APRIL 6, 1909
Matthew Henson reached the North Pole, planting the American flag. Traveling with the Admiral Peary Expedition, Henson reportedly reached the North Pole almost 45 minutes before Peary and the rest of the men.
“As I stood there on top of the world and I thought of the hundreds of men who had lost their lives in the effort to reach it, I felt profoundly grateful that I had the honor of representing my race,” he said.
While some would later dispute whether the expedition had actually reached the North Pole, Henson’s journey seems no less amazing. Born in Maryland to sharecropping parents who survived attacks by the KKK, he grew up working, becoming a cabin boy and sailing around the world.
After returning, he became a salesman at a clothing store in Washington, D.C., where he waited on a customer named Robert Peary. He was so impressed with Henson and his tales of the sea that he hired him as his personal valet. Henson joined Peary on a trip to Nicaragua. Impressed with Henson’s seamanship, Peary made Henson his “first man” on the expeditions that followed to the Arctic.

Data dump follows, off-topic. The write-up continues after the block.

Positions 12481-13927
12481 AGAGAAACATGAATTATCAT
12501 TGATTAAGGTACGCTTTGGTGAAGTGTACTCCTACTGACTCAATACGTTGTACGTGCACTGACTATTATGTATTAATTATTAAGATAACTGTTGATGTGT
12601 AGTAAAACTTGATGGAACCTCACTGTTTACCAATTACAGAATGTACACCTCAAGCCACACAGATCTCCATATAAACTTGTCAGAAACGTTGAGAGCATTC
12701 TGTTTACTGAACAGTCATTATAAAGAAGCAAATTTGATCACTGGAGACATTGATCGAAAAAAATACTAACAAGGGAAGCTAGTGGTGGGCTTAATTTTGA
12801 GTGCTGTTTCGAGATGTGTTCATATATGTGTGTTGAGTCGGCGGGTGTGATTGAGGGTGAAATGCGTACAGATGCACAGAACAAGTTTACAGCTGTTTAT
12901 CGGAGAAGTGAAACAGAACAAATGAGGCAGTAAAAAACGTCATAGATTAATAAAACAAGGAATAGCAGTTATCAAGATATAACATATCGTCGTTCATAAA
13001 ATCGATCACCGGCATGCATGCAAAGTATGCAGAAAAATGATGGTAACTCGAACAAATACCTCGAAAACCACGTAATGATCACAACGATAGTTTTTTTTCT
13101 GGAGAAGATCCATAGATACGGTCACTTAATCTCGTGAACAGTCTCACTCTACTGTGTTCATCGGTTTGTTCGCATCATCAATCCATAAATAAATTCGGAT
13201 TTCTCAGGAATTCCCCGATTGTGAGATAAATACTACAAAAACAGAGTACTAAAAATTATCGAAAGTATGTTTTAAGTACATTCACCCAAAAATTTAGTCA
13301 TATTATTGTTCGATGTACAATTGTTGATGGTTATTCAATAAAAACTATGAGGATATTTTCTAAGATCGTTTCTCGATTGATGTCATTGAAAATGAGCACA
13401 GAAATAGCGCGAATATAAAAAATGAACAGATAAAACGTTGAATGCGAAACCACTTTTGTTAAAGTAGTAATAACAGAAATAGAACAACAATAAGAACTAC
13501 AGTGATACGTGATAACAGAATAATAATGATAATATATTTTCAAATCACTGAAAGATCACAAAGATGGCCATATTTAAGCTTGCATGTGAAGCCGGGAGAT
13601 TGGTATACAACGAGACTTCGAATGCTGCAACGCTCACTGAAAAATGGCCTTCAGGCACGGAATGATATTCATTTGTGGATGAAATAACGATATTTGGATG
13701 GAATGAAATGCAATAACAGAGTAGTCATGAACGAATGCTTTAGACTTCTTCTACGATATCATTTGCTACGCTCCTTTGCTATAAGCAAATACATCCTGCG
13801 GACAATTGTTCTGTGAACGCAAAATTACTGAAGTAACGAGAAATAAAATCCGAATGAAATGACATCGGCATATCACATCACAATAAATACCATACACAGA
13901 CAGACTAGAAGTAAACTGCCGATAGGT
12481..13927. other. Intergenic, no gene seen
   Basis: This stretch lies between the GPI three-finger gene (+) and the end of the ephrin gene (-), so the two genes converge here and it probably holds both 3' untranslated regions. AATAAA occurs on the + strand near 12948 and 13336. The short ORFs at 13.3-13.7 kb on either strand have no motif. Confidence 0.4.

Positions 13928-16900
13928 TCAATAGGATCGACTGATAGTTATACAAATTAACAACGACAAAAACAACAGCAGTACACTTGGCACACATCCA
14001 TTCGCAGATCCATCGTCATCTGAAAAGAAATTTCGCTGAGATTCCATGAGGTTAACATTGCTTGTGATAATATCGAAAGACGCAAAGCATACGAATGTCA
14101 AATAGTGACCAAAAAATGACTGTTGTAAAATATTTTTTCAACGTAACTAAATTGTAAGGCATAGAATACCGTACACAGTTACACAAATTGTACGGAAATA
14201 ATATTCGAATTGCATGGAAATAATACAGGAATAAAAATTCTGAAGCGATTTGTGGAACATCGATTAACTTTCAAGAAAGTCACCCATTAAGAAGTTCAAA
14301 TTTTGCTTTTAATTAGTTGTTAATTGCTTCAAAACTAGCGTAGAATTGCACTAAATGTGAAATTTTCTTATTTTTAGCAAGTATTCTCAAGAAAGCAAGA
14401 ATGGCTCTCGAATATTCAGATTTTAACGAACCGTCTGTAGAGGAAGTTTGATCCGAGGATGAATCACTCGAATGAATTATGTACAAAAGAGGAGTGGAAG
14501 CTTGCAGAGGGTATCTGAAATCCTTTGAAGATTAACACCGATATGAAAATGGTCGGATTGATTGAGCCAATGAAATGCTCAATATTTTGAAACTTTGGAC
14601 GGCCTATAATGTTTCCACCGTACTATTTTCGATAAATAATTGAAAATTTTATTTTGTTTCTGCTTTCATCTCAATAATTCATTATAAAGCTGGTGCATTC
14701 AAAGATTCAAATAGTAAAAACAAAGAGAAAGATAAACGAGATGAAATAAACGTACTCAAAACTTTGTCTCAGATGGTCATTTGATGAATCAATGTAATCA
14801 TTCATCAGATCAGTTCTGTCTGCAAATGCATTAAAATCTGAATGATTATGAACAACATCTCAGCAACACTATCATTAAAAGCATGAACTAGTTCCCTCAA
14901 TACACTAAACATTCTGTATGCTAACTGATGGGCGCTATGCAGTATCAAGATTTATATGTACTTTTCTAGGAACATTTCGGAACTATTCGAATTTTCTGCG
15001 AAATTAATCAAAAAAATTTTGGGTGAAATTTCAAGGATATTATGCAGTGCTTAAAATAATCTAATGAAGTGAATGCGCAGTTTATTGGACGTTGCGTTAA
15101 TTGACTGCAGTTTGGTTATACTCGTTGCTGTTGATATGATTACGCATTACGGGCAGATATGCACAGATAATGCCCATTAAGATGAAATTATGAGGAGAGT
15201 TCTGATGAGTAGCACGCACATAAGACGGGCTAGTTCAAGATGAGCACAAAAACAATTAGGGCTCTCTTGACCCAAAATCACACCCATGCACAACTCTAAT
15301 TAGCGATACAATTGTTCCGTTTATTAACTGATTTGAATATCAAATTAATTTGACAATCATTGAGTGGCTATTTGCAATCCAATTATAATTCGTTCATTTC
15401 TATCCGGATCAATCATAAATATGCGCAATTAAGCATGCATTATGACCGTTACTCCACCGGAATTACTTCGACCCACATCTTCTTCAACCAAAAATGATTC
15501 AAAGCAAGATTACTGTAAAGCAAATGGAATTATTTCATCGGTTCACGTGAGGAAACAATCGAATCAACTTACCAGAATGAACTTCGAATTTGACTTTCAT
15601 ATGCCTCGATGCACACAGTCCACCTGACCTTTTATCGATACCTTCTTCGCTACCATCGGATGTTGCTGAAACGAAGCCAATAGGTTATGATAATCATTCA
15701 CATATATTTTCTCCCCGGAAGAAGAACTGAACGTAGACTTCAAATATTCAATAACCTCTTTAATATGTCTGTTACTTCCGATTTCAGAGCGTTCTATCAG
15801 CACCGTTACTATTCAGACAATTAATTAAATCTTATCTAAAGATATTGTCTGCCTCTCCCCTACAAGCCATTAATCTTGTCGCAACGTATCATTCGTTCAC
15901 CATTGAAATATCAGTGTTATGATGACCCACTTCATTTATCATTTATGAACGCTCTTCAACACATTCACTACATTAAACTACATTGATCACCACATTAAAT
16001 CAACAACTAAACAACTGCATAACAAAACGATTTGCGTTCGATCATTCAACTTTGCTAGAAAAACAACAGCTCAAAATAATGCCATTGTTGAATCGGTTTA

When the expedition returned, Peary drew praise from the world while Henson’s contributions were ignored. Over time, his work came to be recognized. In 1937, he became the first African-American life member of The Explorers Club. Seven years later, he received the Peary Polar Expedition Medal and was received at the White House by President Truman and later President Eisenhower.
“There can be no vision to the (person) the horizon of whose vision is limited by the bounds of self,” he said. “But the great things of the world, the great accomplishments of the world, have been achieved by (people with) … high ideals and … great visions. The path is not easy, the climb is rugged and hard, but the glory at the end is worthwhile.”
Henson died in 1955, and his body was re-interred with full military honors at Arlington National Cemetery. The U.S. Postal Service featured him on a stamp, and the U.S. Navy named a Pathfinder class ship after him. In 2000, the National Geographic Society awarded him the Hubbard Medal.